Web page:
Artificial intelligence, or AI, has created a lot of buzz, and rightfully so. Anyone remember Skynet? If so drop a comment. Ok, back to our regular programming. Military AI is no different. From self-driving vehicles to drone swarms, military AI will be used to increase the speed of operations and combat effectiveness. Let’s look at the future of military AI — including some ethical implications.
Military AI Has Been Evolving
Military AI is a topic that’s been around for a while. Those who know anything about military AI know that it has been around for years, just not talked about for reasons you can imagine. And it has been evolving.
These days Military AI has been helping with complex tasks such as target analysis and surveillance in combat.
Another great use for military AI in the future is to have it work with combat warfighters. AI could possibly be used for a tactical advantage because it would be able to predict an enemy’s next move before it happens. However, a good question to ask ourselves is, can China’s AI outperform ours? Based on recent hacks by China on U.S. infrastructure this seems like a concern we should take very seriously.
What Is MilSpec AI?
Artificial intelligence (AI) is any machine or computer-generated intelligence that is intended to emulate the natural intelligence of humans. AI is generated by machines, but its avenues of application are limitless, and it’s no surprise that the military has taken an interest in this technology.
AI can be used to identify targets on the battlefield. Instead of relying on human intelligence, drones will be able to scan the battlefield and identify targets on their own.
This will help to reduce the number of warfighters on the battlefield, which will in turn save thousands of lives.
The Good and Bad of MilSpec AI
The future of Military AI is bright… until it isn’t. Let’s be real, we’ve all seen the Terminator movies.
Military AI has the potential to increase combat effectiveness and reduce the workforce. It will be used to autonomously pilot vehicles, respond to threats in the air, and conduct reconnaissance and guide smart weapon systems. It will help with strategic planning and even provide assistance during ground combat.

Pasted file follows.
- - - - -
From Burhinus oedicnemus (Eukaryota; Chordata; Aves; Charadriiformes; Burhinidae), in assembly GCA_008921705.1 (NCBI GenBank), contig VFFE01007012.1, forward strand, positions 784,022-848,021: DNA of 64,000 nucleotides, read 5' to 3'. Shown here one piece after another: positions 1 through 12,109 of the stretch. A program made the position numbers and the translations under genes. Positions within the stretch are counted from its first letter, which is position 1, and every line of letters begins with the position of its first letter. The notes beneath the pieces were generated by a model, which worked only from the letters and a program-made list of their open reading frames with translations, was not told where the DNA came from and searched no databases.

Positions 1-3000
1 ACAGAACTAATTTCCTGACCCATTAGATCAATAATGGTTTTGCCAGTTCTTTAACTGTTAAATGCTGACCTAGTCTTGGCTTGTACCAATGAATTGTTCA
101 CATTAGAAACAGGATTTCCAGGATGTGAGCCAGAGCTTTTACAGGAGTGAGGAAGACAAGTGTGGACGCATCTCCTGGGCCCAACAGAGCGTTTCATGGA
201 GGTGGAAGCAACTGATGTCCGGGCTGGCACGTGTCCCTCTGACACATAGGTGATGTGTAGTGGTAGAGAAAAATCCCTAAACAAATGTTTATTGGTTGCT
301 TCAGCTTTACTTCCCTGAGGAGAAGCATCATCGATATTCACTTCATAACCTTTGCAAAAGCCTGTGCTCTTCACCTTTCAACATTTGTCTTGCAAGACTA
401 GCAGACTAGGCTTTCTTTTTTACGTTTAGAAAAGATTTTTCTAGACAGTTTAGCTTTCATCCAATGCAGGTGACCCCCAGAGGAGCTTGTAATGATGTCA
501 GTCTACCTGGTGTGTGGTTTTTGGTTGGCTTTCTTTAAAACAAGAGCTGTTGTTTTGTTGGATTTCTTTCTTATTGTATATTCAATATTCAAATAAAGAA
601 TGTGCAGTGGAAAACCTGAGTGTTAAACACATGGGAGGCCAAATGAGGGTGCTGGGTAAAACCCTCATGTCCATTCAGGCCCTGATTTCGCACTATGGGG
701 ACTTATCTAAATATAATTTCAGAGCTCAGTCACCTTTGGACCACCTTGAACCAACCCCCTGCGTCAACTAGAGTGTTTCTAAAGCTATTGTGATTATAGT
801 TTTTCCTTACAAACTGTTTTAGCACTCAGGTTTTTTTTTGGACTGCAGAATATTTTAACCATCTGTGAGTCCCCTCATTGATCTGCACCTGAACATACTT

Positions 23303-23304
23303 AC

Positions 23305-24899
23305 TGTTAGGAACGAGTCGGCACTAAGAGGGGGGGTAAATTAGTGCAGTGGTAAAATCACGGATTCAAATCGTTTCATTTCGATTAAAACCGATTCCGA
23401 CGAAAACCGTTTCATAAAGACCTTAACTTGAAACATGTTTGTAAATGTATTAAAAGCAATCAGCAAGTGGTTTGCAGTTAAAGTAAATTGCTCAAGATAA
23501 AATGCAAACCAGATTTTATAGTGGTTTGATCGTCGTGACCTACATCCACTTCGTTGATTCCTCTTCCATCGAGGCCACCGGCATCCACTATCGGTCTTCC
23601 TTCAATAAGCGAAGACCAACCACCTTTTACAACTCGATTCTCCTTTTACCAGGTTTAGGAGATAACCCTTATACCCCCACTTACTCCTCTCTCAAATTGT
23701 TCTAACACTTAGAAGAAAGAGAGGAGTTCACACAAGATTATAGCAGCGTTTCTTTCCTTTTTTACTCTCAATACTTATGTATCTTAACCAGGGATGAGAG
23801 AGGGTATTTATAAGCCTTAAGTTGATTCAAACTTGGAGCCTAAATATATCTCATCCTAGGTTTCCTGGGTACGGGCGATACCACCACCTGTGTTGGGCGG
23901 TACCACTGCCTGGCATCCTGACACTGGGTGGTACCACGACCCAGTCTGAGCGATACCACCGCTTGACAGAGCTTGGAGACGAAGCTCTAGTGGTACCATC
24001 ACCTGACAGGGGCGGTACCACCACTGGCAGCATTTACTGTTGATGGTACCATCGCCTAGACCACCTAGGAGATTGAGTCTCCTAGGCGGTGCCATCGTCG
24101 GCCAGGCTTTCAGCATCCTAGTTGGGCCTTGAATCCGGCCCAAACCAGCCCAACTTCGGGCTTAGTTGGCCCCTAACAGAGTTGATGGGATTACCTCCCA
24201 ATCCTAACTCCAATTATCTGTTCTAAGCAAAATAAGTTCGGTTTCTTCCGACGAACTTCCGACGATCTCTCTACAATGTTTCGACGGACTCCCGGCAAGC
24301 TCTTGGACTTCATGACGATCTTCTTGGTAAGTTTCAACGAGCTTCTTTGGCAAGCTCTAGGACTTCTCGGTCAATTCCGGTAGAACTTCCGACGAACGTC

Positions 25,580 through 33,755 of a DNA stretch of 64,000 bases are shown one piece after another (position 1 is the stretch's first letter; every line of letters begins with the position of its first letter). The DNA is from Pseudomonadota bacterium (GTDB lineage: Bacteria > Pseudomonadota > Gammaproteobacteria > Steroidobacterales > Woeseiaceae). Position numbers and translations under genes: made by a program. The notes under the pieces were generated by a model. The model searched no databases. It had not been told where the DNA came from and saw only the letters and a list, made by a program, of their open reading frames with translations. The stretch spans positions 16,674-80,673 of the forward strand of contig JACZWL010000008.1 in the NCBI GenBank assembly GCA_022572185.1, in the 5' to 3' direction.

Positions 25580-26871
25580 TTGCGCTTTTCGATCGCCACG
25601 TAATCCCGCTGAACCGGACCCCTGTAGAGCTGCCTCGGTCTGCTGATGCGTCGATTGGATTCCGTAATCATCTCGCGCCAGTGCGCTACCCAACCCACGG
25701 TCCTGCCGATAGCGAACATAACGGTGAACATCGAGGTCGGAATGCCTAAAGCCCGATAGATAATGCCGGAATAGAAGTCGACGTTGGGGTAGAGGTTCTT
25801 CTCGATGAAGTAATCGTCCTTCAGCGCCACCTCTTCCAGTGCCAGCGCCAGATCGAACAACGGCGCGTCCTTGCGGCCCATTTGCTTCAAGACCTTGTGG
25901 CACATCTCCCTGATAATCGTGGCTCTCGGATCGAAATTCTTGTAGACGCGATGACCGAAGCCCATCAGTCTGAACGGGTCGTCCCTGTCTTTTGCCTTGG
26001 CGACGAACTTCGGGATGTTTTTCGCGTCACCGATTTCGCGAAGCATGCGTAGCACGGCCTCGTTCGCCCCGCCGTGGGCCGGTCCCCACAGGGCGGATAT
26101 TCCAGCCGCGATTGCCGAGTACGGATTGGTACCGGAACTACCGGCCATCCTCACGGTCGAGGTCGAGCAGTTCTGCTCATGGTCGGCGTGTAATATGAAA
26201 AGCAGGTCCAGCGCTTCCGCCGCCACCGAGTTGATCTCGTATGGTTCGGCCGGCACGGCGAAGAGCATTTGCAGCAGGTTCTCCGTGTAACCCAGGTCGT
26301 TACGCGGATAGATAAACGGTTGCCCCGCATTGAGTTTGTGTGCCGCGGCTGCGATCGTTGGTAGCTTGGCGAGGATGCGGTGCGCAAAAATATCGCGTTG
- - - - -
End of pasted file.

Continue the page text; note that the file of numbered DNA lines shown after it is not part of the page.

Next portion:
Imagine for a second, the AI version of the disgruntled E-4!
AI is not only beneficial to military operations, it will also help with those boring jobs in logistics and supply chains. It can be used to predict demand for supplies and the most efficient routes for transport.
While there are many benefits of military AI, there are also potential risks. Some of these risks include military AI being hacked, weaponized, or misused in ways not intended by its creators. China or Putin’s Russia anyone?
The future of Military AI is kind of fuzzy which could be good or bad.
How Will It Affect Warfare?
In the near future, AI will be a part of military operations. It will be used in the field for combat and reconnaissance. In fact, AI-powered drones have been used in both battlefields and disaster zones, from Afghanistan to the Fukushima Nuclear Plant.
AI will be used in a variety of ways. It will be a part of combat operations, reconnaissance, and training. For example, AI can be used to build a 3D map of a combat zone. This would allow military personnel to plan their operations based on this map.
Another example of how AI can be used is in the training of new recruits. The military could use AI to simulate possible combat scenarios and determine which recruits are most likely to succeed in these scenarios. In this way, the military could train recruits using AI before deploying them to a combat zone, and we think that’s pretty cool.
Perhaps surprisingly, AI may also be used in negotiation scenarios. Military negotiators could use AI to predict and prepare for negotiation outcomes and then use that data to plan their next steps in negotiations, such as predicting what response an opponent might have.
These are just some of the examples of how AI will be used in military operations in the future.
It is no secret that current warfare needs to be reconsidered. What we’ve done in the past isn’t working. Afghanistan anyone? Bueller? With the emergence of new technologies, what we know about warfare needs to be reconsidered as well.
The U.S. Department of Defense has announced a major initiative to invest in artificial intelligence for a range of military operations — from predicting the weather to detecting and tracking enemies.